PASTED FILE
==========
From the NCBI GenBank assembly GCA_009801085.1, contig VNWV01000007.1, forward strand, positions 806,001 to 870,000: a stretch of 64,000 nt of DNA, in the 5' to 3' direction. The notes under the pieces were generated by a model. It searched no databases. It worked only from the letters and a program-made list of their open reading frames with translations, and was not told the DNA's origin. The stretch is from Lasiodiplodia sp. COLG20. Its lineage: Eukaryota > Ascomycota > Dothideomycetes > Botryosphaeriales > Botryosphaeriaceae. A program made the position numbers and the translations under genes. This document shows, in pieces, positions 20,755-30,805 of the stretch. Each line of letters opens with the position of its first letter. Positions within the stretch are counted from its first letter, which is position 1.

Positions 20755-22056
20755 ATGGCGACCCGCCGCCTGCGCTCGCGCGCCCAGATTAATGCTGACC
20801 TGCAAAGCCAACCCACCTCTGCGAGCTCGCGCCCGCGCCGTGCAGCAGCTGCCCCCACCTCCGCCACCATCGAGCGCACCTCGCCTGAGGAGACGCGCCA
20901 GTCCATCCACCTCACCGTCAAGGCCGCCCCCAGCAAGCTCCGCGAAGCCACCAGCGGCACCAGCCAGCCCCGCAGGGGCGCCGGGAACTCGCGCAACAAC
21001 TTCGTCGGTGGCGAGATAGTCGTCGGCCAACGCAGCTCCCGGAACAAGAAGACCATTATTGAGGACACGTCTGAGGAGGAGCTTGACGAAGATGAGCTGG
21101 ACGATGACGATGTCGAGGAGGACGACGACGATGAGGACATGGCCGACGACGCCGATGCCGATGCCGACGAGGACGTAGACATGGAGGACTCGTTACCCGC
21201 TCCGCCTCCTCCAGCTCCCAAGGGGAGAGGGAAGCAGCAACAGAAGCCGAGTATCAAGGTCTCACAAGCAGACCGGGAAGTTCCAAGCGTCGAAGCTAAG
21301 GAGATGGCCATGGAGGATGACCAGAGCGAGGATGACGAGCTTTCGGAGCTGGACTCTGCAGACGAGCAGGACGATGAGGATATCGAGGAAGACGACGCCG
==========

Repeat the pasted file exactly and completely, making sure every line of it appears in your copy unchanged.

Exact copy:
From the NCBI GenBank assembly GCA_009801085.1, contig VNWV01000007.1, forward strand, positions 806,001 to 870,000: a stretch of 64,000 nt of DNA, in the 5' to 3' direction. The notes under the pieces were generated by a model. It searched no databases. It worked only from the letters and a program-made list of their open reading frames with translations, and was not told the DNA's origin. The stretch is from Lasiodiplodia sp. COLG20. Its lineage: Eukaryota > Ascomycota > Dothideomycetes > Botryosphaeriales > Botryosphaeriaceae. A program made the position numbers and the translations under genes. This document shows, in pieces, positions 20,755-30,805 of the stretch. Each line of letters opens with the position of its first letter. Positions within the stretch are counted from its first letter, which is position 1.

Positions 20755-22056
20755 ATGGCGACCCGCCGCCTGCGCTCGCGCGCCCAGATTAATGCTGACC
20801 TGCAAAGCCAACCCACCTCTGCGAGCTCGCGCCCGCGCCGTGCAGCAGCTGCCCCCACCTCCGCCACCATCGAGCGCACCTCGCCTGAGGAGACGCGCCA
20901 GTCCATCCACCTCACCGTCAAGGCCGCCCCCAGCAAGCTCCGCGAAGCCACCAGCGGCACCAGCCAGCCCCGCAGGGGCGCCGGGAACTCGCGCAACAAC
21001 TTCGTCGGTGGCGAGATAGTCGTCGGCCAACGCAGCTCCCGGAACAAGAAGACCATTATTGAGGACACGTCTGAGGAGGAGCTTGACGAAGATGAGCTGG
21101 ACGATGACGATGTCGAGGAGGACGACGACGATGAGGACATGGCCGACGACGCCGATGCCGATGCCGACGAGGACGTAGACATGGAGGACTCGTTACCCGC
21201 TCCGCCTCCTCCAGCTCCCAAGGGGAGAGGGAAGCAGCAACAGAAGCCGAGTATCAAGGTCTCACAAGCAGACCGGGAAGTTCCAAGCGTCGAAGCTAAG
21301 GAGATGGCCATGGAGGATGACCAGAGCGAGGATGACGAGCTTTCGGAGCTGGACTCTGCAGACGAGCAGGACGATGAGGATATCGAGGAAGACGACGCCG